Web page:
What is Counseling
Dun Laoghaire Counselling: Counselling focuses on current crises that are causing us emotional anguish which prevents us from functioning as well as we would like in our lives; events such as the loss of a job, the end of a relationship, a death, accident or ill health can be the trigger for us to need to take some space to manage their emotional consequences. Support and understanding can help us cope with the emotional overwhelm, normalise our reactions and regain our confidence and ability to function well again in our lives. This process is usually short term taking between 6-20 sessions.
What Counselling can help with…
Depression — a sad or discontented mood—can leave a person feeling lethargic, unmotivated, or hopeless, and in some cases, depression can lead to suicidal ideation.
A person experiencing depression is likely to encounter difficulty coping with daily stressors and may feel helpless and alone. In fact, sometimes the most mundane of activities—getting out of bed, bathing, and dressing—can feel like an impossible feat. These challenges can leave a person more susceptible to a decline in positive mood, resulting in a negativity bias that informs all experiences.
Feeling anxious is sometimes perfectly normal. However, people with generalised anxiety disorder (GAD) find it hard to control their worries. Their feelings of anxiety are more constant and often affect their daily life.
Panic disorder, phobias and post-traumatic stress disorder can all cause severe anxiety.
Many of life’s demands can cause stress, especially work, relationships and money problems, and when you feel stressed, it can affect everything you do.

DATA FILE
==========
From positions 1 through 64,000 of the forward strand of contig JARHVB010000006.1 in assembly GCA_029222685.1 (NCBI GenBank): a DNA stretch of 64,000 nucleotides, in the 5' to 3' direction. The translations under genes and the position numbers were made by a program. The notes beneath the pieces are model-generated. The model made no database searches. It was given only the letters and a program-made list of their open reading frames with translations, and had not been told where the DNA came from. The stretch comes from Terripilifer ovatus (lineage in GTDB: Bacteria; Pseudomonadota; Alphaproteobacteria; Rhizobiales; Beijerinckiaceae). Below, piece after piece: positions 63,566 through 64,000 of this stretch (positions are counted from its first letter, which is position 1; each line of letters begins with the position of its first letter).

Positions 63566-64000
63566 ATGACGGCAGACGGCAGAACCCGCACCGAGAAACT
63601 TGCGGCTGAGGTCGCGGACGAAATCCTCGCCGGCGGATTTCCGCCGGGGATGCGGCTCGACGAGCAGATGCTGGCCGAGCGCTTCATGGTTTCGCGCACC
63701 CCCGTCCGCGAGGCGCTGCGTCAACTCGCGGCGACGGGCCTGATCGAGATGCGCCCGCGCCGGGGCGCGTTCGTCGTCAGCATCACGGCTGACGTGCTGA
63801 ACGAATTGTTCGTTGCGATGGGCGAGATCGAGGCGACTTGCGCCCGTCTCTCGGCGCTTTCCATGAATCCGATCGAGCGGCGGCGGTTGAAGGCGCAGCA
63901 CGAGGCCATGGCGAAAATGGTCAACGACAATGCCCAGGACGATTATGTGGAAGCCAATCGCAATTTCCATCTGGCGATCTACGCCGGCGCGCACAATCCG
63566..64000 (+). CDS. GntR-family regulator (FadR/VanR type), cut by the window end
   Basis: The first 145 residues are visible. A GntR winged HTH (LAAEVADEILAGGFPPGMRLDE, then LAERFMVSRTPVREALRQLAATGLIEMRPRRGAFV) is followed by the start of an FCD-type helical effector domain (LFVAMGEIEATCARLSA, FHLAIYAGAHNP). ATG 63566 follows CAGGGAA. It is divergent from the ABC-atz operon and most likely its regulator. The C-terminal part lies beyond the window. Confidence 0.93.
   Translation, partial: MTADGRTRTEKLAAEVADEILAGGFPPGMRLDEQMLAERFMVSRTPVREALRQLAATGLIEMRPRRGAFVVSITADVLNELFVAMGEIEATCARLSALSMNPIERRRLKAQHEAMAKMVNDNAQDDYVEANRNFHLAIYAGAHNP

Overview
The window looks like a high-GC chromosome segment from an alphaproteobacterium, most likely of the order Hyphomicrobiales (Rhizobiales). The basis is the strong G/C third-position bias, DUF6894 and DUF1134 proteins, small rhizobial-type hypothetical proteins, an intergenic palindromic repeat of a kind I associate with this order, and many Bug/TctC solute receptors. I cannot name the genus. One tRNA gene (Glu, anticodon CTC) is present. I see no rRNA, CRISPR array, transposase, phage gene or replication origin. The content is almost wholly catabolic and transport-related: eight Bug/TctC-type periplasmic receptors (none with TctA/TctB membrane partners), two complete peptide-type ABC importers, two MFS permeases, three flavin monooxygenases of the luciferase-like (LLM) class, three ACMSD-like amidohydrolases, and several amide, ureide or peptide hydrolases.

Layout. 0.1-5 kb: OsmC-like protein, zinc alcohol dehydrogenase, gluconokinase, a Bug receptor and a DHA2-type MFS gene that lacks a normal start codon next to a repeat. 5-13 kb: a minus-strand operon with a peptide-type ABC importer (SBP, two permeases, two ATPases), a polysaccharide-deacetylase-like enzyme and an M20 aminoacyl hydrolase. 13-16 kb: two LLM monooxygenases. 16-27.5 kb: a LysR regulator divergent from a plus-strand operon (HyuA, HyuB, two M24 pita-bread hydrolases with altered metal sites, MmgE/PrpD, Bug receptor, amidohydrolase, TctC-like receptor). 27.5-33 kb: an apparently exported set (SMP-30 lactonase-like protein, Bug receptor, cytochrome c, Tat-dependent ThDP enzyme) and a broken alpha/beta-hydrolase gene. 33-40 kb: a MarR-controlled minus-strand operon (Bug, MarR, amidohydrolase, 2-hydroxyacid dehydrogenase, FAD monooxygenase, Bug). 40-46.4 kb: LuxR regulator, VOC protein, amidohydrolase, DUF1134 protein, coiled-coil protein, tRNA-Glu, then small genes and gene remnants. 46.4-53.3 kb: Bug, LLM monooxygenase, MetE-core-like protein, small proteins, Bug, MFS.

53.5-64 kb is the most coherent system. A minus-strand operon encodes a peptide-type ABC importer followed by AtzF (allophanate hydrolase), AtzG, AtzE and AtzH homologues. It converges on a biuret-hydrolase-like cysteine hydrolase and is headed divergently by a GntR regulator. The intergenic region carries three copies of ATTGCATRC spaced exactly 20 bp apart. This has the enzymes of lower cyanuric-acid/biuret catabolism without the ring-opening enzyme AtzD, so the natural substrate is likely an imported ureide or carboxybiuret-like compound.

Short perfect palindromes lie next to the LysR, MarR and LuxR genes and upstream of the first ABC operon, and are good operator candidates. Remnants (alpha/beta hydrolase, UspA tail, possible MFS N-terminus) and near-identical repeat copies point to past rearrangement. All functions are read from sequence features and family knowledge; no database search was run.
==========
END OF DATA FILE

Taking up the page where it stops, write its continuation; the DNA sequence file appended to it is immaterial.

Stress can affect how you feel, how you think, how you behave and how your body works. Sleeping problems, sweating, loss of appetite and difficulty concentrating are common signs of stress.
A panic attack occurs when your body experiences a rush of intense psychological (mental) and physical symptoms.
You may feel an overwhelming sense of fear, apprehension and anxiety. As well as these feelings, you may also experience physical symptoms such as:
– a sensation that your heart is beating irregularly (palpitations)
If you are reading this because you are feeling suicidal, it is important that you seek help immediately.
If you are feeling suicidal, you can:
– Call the Samaritans support service (Kildare (045) 435 299) or on 116 123 or or visit Samaritans
– Go to your nearest accident and emergency (A&E) department (Naas – Location: Main building, Level 2) and tell the staff how you are feeling.
– Speak to a friend, family member or someone you trust
– Make an urgent appointment with us.
Many people who have felt suicidal at some point say they were so overwhelmed by negative feelings that they saw no option other than suicide. However, with the right treatment and support, the same people were able to carry on with their life and the negative feelings passed.